When faced with patients who have anxieties, as professionals we should do everything in our power to try to create a welcoming, calm environment that helps to allay these fears. Whilst some of us may try methods such as playing calming music or even scenting our waiting rooms with soothing fragrances, one thing that we often don’t consider is the appearance of waiting rooms and what this could mean for our patients.
Some of you may have heard that certain colours have been found to influence emotions, but research has also discovered that patterns can have an effect on our mood as well.[i] What is particularly interesting, is that these findings have led to people beginning to invent fabrics and other materials that change their appearance in order to influence people’s mood – psychotextiles.
In one experiment that I found, two researchers created four different examples of psychotextiles. Two of these fabrics oscillated between repeating and non-repeating patterns, and the other two had patterns formed from bold lines which transformed into softer patterns. These fabrics shifted between the two patterns on a gradient scale, gradually turning from one to another allowing the researchers to precisely pinpoint the exact moment that the change started to have an effect on the participants’ emotions.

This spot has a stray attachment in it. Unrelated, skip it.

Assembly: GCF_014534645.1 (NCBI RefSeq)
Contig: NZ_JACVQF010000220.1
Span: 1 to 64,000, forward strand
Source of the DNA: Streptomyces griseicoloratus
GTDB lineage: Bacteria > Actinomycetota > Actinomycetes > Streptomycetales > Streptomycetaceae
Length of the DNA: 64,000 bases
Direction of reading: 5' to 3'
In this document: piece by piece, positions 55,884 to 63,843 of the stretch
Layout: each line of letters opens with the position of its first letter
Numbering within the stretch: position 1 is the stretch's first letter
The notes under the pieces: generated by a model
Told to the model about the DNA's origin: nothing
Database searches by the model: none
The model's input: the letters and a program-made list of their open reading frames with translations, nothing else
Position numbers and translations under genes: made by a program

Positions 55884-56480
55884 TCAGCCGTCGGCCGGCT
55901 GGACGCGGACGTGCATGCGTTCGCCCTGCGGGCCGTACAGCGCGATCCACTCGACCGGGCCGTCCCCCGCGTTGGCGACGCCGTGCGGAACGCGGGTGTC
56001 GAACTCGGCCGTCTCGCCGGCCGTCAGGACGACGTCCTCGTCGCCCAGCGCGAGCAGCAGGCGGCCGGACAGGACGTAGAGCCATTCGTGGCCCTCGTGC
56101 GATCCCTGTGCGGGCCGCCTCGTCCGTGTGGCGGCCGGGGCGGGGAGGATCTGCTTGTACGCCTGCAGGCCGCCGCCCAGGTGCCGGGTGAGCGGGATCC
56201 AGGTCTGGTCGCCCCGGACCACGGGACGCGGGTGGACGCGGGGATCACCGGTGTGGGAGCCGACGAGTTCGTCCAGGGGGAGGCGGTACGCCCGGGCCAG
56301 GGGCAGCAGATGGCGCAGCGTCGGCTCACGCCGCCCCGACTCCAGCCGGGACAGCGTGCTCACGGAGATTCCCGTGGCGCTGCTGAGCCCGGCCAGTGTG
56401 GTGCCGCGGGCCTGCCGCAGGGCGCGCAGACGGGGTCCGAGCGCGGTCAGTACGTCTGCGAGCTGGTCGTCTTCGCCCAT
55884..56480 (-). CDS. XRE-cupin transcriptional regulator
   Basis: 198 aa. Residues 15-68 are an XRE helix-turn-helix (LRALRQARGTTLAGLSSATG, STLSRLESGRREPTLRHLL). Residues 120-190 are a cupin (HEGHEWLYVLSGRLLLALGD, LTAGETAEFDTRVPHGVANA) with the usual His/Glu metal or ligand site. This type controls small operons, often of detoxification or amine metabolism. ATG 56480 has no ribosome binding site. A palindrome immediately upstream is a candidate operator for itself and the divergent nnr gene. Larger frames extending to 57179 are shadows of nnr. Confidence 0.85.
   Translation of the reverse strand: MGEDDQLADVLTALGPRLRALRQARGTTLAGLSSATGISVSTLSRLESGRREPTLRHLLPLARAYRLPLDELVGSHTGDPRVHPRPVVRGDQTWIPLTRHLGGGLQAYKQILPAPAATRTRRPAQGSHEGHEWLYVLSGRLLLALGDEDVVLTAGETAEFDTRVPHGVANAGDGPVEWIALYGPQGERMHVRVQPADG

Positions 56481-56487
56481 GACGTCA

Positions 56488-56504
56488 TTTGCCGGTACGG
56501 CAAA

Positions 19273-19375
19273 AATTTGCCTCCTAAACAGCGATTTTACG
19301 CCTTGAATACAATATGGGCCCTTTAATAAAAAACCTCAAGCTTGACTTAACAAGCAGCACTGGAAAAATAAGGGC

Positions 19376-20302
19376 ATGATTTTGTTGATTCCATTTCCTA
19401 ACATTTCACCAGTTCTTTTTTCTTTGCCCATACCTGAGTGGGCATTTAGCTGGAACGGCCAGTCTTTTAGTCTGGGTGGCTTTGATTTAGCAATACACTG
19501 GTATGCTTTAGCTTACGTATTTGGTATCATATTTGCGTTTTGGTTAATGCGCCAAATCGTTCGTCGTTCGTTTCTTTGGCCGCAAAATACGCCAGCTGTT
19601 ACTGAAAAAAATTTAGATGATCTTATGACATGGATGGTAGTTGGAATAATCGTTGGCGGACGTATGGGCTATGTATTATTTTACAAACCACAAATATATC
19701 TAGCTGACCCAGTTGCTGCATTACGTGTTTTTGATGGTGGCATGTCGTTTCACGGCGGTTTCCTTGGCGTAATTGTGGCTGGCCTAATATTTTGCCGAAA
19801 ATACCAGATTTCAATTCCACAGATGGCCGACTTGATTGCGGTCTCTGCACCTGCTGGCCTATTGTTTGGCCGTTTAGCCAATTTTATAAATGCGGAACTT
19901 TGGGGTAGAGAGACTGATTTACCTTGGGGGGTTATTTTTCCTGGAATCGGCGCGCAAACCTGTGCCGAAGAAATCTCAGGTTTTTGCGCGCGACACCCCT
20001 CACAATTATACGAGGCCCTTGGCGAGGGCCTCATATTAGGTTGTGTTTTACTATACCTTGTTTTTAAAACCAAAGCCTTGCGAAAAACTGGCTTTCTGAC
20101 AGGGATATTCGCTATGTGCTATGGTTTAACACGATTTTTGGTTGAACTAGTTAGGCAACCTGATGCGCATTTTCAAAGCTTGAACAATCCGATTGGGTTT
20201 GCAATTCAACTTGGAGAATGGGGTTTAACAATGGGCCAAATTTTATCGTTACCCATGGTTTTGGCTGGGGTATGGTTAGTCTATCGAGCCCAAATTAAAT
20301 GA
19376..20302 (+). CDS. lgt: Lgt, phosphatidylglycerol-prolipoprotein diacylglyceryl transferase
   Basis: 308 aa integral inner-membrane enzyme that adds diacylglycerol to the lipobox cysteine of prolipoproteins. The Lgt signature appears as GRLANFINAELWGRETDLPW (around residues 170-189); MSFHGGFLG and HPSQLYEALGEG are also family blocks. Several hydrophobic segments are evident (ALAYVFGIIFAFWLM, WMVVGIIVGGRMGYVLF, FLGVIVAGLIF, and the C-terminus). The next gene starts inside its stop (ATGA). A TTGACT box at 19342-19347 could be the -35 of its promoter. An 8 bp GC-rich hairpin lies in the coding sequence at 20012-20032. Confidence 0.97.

The results found that by shifting between these patterns the researchers could actually change the mood of the people viewing the patterns at whim. Identical patterns with repeating, symmetrical motifs were found to be the most pleasing to people, whilst smaller, repeating square patterns or those with soft edges were found to be the most calming.[ii]
In light of these findings it’s important to consider – could dental practices harness the power of patterns to help to reduce anxiety for our patients? Even if psychotextiles are not possible at the moment, if we concentrate on introducing patterns that are guaranteed to be calming onto the walls or furnishings in our waiting rooms this could have a big impact on those who find visits unpleasant. Furthermore, when and if psychotextiles become available, the possible applications could be incredible – after all, imagine if we could use these fabrics and other materials that changed to help people regulate their moods accordingly? The possibilities are very exciting indeed.
For further information please call EndoCare on 020 7224 0999
[i] The Conversation. Psychotextiles Could be the Next Big thing in Fabrics. Link: https://theconversation.com/psychotextiles-could-be-next-big-thing-in-fabrics-65127 [Last accessed December 18].
[ii] Stylios, G., Chen, M. Psychotextiles and Their Interaction With the Human Brain. ScienceDirect DOI: https://doi.org/10.1016/B978-0-08-100574-3.00011-4